Eggs Benedict with Hollandaise Sauce

When talking special breakfast, nothing hits home like Eggs Benedict. It is the filet mignon of the breakfast menu.

Eggs Benedict is easy to make. Toast an English muffin, heat a piece of Canadian bacon and put it on the muffin. Poach an egg and top with hollandaise sauce. If you put a few drops of vinegar in the poaching water, the eggs will hold their form better. However, it is the hollandaise sauce that scares most people, but this sauce is not difficult to make.

The key is to be patient when you are cooking the egg yolks for the sauce. Do not turn up the heat too high or you will end up with scrambled yolks. Keep whipping the yolks over low heat or cook them over a pot of boiling water. Whip them as they cook until they are thick.

It is the hollandaise sauce that scares most people, but this sauce is not difficult to make.

You also need patience while adding the melted butter because if you add the butter too fast the sauce will break or separate.

Keep in mind that each egg yolk can take up to 4 ounces of butter. When the sauce is thick enough or starts to break, do not add any more butter. This recipe won’t always require exactly 4 ounces of butter.

I use Tabasco sauce instead of the traditional cayenne, which is in many recipes.

Hollandaise sauce also is great on veggies and fish. For dinner, you can make hollandaise sauce for the asparagus. Don’t be afraid. Try this sauce and enjoy.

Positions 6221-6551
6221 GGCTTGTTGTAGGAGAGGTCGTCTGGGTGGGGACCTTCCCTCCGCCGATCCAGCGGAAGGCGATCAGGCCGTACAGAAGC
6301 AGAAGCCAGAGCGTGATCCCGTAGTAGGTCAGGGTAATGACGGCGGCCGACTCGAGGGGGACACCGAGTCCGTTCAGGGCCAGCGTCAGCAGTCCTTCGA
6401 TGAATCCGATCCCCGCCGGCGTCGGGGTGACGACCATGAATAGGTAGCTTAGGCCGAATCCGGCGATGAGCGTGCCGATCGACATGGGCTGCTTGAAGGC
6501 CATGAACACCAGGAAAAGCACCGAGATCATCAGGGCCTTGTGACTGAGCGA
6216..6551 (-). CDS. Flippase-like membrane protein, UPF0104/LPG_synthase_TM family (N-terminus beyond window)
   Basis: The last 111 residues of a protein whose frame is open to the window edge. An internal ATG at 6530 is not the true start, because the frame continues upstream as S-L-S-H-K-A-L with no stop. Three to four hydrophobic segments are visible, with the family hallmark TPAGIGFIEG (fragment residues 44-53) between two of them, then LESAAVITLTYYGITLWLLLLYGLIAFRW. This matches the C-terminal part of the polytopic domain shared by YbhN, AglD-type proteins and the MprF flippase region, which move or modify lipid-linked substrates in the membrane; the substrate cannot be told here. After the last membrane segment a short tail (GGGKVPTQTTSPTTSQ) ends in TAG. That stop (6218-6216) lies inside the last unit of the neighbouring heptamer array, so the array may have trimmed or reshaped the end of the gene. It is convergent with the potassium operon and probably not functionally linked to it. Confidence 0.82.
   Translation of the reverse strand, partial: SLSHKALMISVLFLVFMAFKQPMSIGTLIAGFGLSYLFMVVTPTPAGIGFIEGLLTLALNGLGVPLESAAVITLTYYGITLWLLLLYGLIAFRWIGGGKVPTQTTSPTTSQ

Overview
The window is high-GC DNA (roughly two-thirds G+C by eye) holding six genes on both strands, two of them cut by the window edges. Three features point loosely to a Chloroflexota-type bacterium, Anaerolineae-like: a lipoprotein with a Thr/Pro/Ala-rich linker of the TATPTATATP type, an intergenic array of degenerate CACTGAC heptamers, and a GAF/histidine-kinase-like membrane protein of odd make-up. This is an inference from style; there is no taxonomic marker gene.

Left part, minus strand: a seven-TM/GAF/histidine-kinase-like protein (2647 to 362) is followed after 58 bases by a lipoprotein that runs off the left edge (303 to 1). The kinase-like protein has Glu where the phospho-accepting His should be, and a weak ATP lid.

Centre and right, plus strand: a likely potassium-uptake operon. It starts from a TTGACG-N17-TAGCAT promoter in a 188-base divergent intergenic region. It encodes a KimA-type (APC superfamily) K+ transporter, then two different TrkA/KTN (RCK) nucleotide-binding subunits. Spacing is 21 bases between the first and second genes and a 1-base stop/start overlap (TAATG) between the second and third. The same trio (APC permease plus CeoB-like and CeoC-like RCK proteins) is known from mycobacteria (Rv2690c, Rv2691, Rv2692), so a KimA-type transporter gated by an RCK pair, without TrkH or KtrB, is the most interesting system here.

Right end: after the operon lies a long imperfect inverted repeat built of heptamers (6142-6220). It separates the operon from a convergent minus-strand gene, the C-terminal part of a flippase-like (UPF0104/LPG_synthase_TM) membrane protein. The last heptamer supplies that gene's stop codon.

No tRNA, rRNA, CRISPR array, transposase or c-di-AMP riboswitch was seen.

2 egg yolks
2 t water
8 oz. butter, melted
1 lemon
2-3 drops Worcestershire sauce
2-3 drops Tabasco
Salt and pepper to taste

Place the water and yolks in a bowl and whip constantly while cooking over low to medium heat until the consistency is thick enough to leave ridges. Remove from the heat and slowly whip in the melted butter until the sauce thickens. If it starts getting shiny or starts to separate, stop adding butter and whip in a few drops of lemon, Worcestershire sauce, Tabasco, salt and pepper to taste. Add all the seasonings a little at a time to taste.

Smitty is a personal chef specializing in dinner parties, cooking classes and special events. Trained under Master Chef Anton Flory at Top Notch Resort in Stowe, Vt., Smitty is known for his creative use of fresh ingredients. To read archived copies of Smitty’s column, visit chefsmitty.com or TheTahoeWeekly.com. Contact him at tmmsmitty@gmail.com or (530) 412-3598.

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Chef Smitty
Smitty is a personal chef specializing in dinner parties, cooking classes and special events. Trained under Master Chef Anton Flory at Top Notch Resort in Stowe, Vt., Smitty is known for his creative use of fresh ingredients. Smitty has been teaching skiing at Squaw Valley Alpine Meadows for more than 26 years each winter, and spends his summers working for High Sierra Waterski School since 2000. Smitty has been writing his chef column for Tahoe Weekly since 2005.